Technology uses Tomtech for the first time to control anaerobic digesters
Tomtech has deployed its technology in a new way to promote circular economy in Kenya.
Tomtech technology, most widely used in greenhouses in the UK and Europe, is helping power an anaerobic digester that turns waste into biofuel on one of Kenya’s largest flower farms.
“While we are more used to helping create optimal growing conditions in greenhouses, our technology is also useful for controlling other processes, such as anaerobic digestion,” said Krzysztof Hernik, Director of Tomtech.
Most commonly used in multi-zone greenhouses, Tomtech’s T200 control system automatically adjusts heating, ventilation, watering, fertilization, and other factors that affect growth.
The system monitors conditions using Tomtech’s Environment Manager software and makes changes based on user-specified programming and differences in conditions.
However, T200 has now been used for the first time to control the functions of an anaerobic digestion plant from Kenya’s Grants Bio-Tech.
Anaerobic digestion is the process in which organic matter, such as animal waste or vegetables, is broken down by bacteria into biogas in an oxygen-free tank.
Grants Bio-Tech designs, manufactures, and installs anaerobic digesters, which they believe contribute to energy independence and a cleaner environment.
“The Kenyan horticulture sector, especially the cut flower sector, generates a lot of bio-waste, which can be problematic, but at the same time also presents an opportunity for access to clean and sustainable energy where it is needed most,” said Paul. Hodson, director of Grants Bio-Tech.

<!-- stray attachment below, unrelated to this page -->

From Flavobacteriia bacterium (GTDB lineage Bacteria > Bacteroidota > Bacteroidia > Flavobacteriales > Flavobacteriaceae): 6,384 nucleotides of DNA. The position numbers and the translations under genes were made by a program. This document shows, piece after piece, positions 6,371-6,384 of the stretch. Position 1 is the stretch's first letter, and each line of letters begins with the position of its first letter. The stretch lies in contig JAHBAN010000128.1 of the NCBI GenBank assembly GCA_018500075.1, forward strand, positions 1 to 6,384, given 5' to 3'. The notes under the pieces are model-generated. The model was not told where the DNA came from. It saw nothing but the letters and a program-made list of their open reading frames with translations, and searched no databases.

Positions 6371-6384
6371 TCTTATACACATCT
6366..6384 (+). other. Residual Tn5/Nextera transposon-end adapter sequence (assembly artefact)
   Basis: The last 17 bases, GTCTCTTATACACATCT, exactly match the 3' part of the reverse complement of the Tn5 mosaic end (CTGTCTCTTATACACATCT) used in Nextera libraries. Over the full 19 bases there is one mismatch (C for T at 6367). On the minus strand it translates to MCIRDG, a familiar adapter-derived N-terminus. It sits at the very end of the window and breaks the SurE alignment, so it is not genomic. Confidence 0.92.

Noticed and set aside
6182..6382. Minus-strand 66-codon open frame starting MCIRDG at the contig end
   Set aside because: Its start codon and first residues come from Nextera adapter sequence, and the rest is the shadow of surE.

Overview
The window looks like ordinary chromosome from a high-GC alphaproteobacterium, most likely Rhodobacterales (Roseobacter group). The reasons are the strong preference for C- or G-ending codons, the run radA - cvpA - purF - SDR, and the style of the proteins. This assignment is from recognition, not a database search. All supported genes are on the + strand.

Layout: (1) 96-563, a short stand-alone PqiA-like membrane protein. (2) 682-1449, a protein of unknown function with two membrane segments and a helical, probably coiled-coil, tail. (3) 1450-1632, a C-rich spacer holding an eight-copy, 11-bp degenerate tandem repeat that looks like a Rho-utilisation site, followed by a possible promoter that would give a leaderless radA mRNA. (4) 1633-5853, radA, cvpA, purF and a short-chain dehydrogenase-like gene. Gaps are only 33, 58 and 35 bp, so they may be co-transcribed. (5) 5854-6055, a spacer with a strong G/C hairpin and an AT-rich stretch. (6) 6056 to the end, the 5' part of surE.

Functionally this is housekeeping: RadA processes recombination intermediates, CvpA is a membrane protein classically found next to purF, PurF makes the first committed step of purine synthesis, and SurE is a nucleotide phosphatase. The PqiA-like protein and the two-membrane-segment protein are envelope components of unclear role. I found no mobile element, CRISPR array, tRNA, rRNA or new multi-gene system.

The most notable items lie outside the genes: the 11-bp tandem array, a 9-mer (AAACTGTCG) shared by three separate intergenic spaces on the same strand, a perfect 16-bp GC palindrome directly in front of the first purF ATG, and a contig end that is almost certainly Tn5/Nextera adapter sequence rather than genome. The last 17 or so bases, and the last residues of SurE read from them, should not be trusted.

“The Tomtech system has given us better and safer control of the digestion process and we’re already seeing an increase in gas production as a result,” Paul adds.
The anaerobic digester is installed at Bohemian Flower Farm, which is located near the town of Naivasha and is one of the largest in Kenya, with more than 3,500 employees. Naivasha, a major town in Nakuru County, about 90km northwest of Kenya’s capital, Nairobi, is a popular tourist destination best known for Hell’s Gate National Park, which inspired a number of locations in Disney’s “The Lion King”.
Kenya’s economy relies heavily on agriculture and horticulture, which employs more than 500,000 people, including about 100,000 in businesses that grow roses, carnations, and alstroemeria.
“Of course we took the opportunity to support a project that helps create sustainable energy. The circular economy is becoming increasingly important for the development of communities that can benefit from renewable energy,” concludes Krzysztof Hernik, Director of Tomtech.
Founded in 1986, Tomtech provides everything needed to create, control, and maintain ideal growing conditions in commercial greenhouses. Their adaptive systems are used across the UK and abroad to support the horticulture of almost every type of greenhouse crop. This is one of the first times their technology has also been used to control anaerobic digesters, but more projects are planned, both in the UK and Africa.
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